* Stopinvasive species.Non-native plants and animals threaten native wildlife and ecosystems and wreak ecological havoc, says the National Wildlife Federation (NWF), which pushes many plants and animals to the brink of extinction. Next to habitat loss and degradation, invasive species are the biggest threat to biodiversity. They can also cost the U.S. economy billions of dollars because they can clog water pipes, decimate fisheries and propagate disease. NWF recommends setting up monitoring systems to detect infestations of these unwanted creatures, and, at home, eradicating invasives in favor of planting and maintaining a natural garden.

* Be water wise. Think about water in two ways: how you use it and how you keep it clean. We waste an enormous amount of water by letting faucets run; by watering grass; by ignoring leaks; and by running appliances like dishwashers and clothes washers when they’re somewhat empty. Save water in your yard by planting more drought-tolerant plants, tightening faucets, replacing toilets and shower heads with more water-wise models and running appliances when they’re full. Protect water quality by minimizing use of fertilizers, insecticides and other pollutants that can run off into streams, rivers and lakes. Buy organically grown food to help reduce agricultural water pollution. And stop using personal care products that contain plastic microbeads, tiny pieces of toxic plastic that wash down the drain and into our waterways.

What other ideas do you have for restoring Nature on Earth Day? We’d love to hear what you plan to do.

Disclaimer: The views expressed above are solely those of the author and may not reflect those of Care2, Inc., its employees or advertisers.

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Daily Action to Celebate Earth Week: Restore Nature

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Even Saudi Arabia doesn’t want to be dependent on oil any more

Even Saudi Arabia doesn’t want to be dependent on oil any more

By on 1 Apr 2016commentsShare

If you thought the world’s biggest company was Apple or Alphabet, you were off by a factor of two to twenty. Saudi Aramco, Saudi Arabia’s state-owned oil and gas company, is worth somewhere in the neighborhood of $1 trillion to $10 trillion — a megalith next to Apple’s $650 billion valuation. And Saudi Arabia, recognizing the end of an era for oil, is looking to sell it off.

In an interview with Bloomberg, Deputy Crown Prince Mohammed bin Salman confirmed a January rumor that Saudi Arabia would begin to open up foreign investment in Aramco as early as next year and establish a gigantic sovereign wealth fund with the new cash. The fund, called the Public Investment Fund (PIF), could eventually control something on the order of $2 trillion in total assets. The primary goal of the PIF is to move Saudi Arabia beyond its dependence on oil as its only economic driver.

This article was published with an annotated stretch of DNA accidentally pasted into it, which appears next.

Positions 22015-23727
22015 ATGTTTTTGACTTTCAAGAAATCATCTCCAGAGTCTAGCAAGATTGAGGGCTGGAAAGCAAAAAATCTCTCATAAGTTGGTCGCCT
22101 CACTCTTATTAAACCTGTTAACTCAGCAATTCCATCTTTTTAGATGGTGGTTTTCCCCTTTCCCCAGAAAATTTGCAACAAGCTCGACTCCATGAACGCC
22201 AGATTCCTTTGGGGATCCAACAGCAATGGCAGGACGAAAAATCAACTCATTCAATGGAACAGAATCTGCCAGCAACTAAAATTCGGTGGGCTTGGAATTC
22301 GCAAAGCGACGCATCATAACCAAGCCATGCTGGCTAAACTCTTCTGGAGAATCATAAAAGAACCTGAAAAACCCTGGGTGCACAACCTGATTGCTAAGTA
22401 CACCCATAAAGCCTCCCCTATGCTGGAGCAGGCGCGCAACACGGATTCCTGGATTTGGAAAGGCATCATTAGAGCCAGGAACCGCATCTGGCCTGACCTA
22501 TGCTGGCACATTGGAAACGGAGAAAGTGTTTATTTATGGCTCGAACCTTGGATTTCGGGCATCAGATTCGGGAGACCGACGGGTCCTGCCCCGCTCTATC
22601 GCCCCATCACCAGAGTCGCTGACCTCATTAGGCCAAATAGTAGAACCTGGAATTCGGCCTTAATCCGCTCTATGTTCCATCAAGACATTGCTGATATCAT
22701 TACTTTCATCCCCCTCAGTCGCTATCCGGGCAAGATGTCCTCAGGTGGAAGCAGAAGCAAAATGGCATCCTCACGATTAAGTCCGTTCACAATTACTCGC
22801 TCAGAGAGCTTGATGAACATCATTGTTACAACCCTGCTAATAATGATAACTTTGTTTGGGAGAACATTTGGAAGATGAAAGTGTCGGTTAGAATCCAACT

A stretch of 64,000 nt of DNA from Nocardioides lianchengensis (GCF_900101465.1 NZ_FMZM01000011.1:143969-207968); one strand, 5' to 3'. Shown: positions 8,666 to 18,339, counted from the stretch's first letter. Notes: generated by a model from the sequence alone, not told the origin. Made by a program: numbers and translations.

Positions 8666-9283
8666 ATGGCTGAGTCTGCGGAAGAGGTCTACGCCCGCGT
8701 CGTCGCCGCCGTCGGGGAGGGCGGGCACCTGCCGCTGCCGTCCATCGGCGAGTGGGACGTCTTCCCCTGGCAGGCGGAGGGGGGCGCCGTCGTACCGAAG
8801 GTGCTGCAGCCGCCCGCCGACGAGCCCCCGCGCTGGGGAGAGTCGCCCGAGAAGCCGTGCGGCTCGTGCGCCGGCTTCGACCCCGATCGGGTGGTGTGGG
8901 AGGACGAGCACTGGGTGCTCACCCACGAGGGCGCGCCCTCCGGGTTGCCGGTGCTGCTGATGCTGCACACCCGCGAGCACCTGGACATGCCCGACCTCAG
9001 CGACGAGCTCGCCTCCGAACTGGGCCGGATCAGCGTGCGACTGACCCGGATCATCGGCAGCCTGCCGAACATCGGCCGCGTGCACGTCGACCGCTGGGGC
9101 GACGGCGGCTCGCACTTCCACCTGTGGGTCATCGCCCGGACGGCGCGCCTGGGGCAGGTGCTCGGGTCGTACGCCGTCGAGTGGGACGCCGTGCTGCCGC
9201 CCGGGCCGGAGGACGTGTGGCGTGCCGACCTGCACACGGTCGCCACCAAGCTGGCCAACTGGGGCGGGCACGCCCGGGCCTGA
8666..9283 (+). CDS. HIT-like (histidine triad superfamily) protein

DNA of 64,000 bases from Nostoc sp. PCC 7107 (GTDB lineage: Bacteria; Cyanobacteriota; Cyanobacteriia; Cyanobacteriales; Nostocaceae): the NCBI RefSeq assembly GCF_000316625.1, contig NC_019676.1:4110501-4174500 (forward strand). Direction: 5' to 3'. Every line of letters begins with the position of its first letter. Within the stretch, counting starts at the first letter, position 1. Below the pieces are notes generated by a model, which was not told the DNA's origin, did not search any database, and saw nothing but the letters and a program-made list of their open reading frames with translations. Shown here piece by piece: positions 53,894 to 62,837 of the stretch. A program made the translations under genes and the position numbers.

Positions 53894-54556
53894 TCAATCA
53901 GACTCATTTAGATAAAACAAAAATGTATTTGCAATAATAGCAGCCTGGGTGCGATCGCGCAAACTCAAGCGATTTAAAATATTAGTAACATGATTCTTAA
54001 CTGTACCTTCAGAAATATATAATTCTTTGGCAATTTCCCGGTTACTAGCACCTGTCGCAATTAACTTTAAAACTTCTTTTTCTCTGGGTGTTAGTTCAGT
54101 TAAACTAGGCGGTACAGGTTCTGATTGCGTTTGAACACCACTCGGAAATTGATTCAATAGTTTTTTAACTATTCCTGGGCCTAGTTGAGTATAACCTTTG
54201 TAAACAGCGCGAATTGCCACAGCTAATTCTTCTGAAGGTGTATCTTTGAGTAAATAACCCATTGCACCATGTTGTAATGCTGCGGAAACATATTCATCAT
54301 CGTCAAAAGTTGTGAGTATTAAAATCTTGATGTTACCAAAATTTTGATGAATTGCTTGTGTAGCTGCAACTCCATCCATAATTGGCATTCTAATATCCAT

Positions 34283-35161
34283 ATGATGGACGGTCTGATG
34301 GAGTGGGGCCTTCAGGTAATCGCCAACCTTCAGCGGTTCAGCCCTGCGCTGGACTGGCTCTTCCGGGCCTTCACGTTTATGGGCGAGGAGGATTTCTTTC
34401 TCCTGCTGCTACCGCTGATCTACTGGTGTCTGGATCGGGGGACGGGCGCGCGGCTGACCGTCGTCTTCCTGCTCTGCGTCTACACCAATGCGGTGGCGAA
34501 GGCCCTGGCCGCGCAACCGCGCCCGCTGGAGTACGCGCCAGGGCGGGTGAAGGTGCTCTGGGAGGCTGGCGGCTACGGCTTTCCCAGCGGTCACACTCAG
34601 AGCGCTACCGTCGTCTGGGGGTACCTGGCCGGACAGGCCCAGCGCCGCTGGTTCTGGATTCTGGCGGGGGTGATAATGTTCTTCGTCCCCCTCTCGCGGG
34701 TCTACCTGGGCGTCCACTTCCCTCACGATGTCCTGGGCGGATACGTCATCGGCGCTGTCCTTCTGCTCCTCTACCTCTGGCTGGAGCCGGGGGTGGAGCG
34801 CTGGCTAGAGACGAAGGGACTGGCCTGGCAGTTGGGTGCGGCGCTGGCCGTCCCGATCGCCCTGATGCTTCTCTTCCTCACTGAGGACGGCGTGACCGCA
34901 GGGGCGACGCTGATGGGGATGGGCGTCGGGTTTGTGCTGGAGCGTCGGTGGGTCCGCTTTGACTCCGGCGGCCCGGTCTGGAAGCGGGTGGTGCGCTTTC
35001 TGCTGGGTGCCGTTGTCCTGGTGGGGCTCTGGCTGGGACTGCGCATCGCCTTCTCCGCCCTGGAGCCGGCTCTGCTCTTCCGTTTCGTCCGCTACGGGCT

“What is left now is to diversify investments,” bin Salman told Bloomberg. “So within 20 years, we will be an economy or state that doesn’t depend mainly on oil.” Aside from reeling in some much-needed cash to the Kingdom, bringing Aramco to public markets is also a sign that Saudi Arabia may be open to reform, both politically and economically. Floating shares of Aramco on international markets will also require clearer reporting standards and greater transparency for the notoriously secretive company.

The Kingdom has been hit hard by the global fall in oil prices and has already spent billions of savings to keep its economy running. With oil prices hovering around $40 a barrel and only sluggish growth in prices in sight, the Saudi story looks a lot like a microcosm (albeit a comically large microcosm) of the argument that an investment strategy focused on fossil fuels simply does not make sense anymore — at least not in the long run. Banks and pension funds in the U.S. and the U.K. have been needled for the losses they’ve incurred due to continued investment in the fossil sector.

So who’s expected to invest in a massive oil conglomerate in 2017? Aramco is not by any means an unprofitable company, and it does a whole hell of a lot more than drill for oil: It has its fingers dipped in just about every segment of the energy sector, in addition to swathes of the chemical and healthcare sectors. Still, oil is its core business, and it’s looking like that business might not be a good long-term play, especially in an undiversified portfolio. If the international community gets more aggressive about climate policy and moves toward a “keep it in the ground” approach to fossil fuels, an investment in an oil giant could wind up unprofitable and unsellable: stranded.

So while Aramco’s IPO will surely find interested parties, they’ll likely be investors looking for short-term gains and ones with portfolios that are already fairly diverse — otherwise the risk calculation really wouldn’t make any sense. The smart long-term move will not be betting on dirty energy.

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Even Saudi Arabia doesn’t want to be dependent on oil any more

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Porter Ranch CEO got a $3 million bonus after a massive natural gas leak

Porter Ranch CEO got a $3 million bonus after a massive natural gas leak

By on 31 Mar 2016commentsShare

Most of us aren’t rewarded for causing major health, environmental, and public relations disasters on the job. But most of us aren’t the CEOs of fossil fuel companies.